1. The Laws of Shabbat as it relates to Speech, 22 Seifim: “Ve’daber davar” (teaches us) that one’s manner of speech on Shabbos must not be the same as one’s manner of speech on a weekday. Therefore, it is prohibited to say 'I will do such and such tomorrow' or 'I will purchase this and this merchandise tomorrow'. Even idle talk should be curbed. RAMA: People who enjoy hearing stories or the latest news may speak these things on Shabbos but one who does not enjoy them may not speak them for the sake of giving pleasure to someone else.
2. It is prohibited to hire workers or to ask a Gentile to hire workers on Shabbos, even if the Jew only requires the work to be done after Shabbos. This is because everything that one is forbidden to do it is forbidden to tell a Gentile to do. It is also prohibited to ask a Gentile before Shabbos to do something on Shabbos. Nevertheless one is permitted to say to him after Shabbos “why did you not do so and so last Shabbos”, even though he will understand that one wishes he should do that particular Melacha next Shabbos.
3. It is prohibited to give money to a Gentile before Shabbos for him to make a purchase on Shabbos but one may say to him “purchase it for yourself and if necessary I will buy it from you after Shabbos.”
4. It is permitted to give money to a Gentile before Shabbos for him to make a purchase provided that one does not say to him “purchase it on Shabbos”. RAMA: Likewise it is permitted to give him clothes to sell provided that one does not tell him to sell them on Shabbos. (Beis Yosef in the name of the Sma"g). One who hired a Gentile to transport merchandise and the Gentile arrived on Shabbos in order to take it from the Jew’s house, it is forbidden to allow him to take it and it is proper to punish the perpetrator. (Rabbeinu Yerucham).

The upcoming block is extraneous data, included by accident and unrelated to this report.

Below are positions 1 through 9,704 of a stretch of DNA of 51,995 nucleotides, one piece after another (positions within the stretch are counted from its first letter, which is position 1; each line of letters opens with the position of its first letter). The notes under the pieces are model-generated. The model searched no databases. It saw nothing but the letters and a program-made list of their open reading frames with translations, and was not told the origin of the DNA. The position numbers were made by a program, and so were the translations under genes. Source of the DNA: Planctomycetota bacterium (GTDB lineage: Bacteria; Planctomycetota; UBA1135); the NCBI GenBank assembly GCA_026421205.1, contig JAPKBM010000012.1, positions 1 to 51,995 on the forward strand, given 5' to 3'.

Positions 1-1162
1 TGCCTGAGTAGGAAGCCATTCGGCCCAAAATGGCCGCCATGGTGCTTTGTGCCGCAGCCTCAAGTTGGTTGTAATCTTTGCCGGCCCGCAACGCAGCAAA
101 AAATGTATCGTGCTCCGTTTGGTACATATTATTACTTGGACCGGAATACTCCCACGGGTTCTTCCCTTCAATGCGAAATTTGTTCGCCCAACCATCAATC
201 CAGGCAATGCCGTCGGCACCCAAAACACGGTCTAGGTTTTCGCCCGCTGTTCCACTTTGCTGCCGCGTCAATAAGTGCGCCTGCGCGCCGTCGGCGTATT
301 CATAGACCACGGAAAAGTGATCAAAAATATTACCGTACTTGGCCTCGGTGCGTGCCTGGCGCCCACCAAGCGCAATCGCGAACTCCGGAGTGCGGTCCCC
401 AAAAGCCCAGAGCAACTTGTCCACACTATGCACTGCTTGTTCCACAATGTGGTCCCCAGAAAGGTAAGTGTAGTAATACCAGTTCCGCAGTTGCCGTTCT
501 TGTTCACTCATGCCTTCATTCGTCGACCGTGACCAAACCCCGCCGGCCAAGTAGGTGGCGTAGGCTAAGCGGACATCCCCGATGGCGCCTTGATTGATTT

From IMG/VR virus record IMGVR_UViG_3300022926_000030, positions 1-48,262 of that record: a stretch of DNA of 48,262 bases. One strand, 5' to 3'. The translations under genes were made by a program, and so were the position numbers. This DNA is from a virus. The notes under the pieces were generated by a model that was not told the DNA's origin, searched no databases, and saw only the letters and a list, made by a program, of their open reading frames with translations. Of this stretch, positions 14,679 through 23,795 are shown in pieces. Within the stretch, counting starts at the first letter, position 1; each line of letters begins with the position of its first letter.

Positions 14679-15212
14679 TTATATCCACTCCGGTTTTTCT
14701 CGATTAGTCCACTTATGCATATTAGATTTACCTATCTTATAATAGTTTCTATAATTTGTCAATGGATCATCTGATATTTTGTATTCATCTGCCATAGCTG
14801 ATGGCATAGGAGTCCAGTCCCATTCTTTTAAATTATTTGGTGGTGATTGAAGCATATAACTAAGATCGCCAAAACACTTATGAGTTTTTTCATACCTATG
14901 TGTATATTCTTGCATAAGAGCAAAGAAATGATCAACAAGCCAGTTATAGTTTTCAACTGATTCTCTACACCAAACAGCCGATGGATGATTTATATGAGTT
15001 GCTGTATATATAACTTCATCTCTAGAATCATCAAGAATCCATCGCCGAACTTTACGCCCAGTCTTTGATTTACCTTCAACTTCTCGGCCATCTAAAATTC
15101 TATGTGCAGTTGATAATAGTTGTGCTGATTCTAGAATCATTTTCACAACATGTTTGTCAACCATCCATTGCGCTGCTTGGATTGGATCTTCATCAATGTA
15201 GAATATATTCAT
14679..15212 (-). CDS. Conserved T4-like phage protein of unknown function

5. One may instruct a Gentile to do an action that is not a Melacha but which is prohibited on account of a rabbinical prohibition, provided that it is needed in a case of minor illness, or it is greatly needed, or for the sake of a Mitzvah. For example, a Jew may instruct a Gentile to climb a tree to bring down a Shofar needed to blow for the sake of a Mitzvah, or to bring water through a yard that was not included in an Eiruv in order to wash someone suffering. There are those who prohibit it. RAMA: Further in Siman 686 the Mechaber ruled that it is permitted, and see above in Siman 276 that there are those who permit it even for a Melacha de’Oraissa (work forbidden Biblically).
6. One may not calculate one’s expenses, even ones from the past. For example, to say I spent such and such an amount on something. However this is only when one must still pay the workers, but if one has already paid them it is permitted.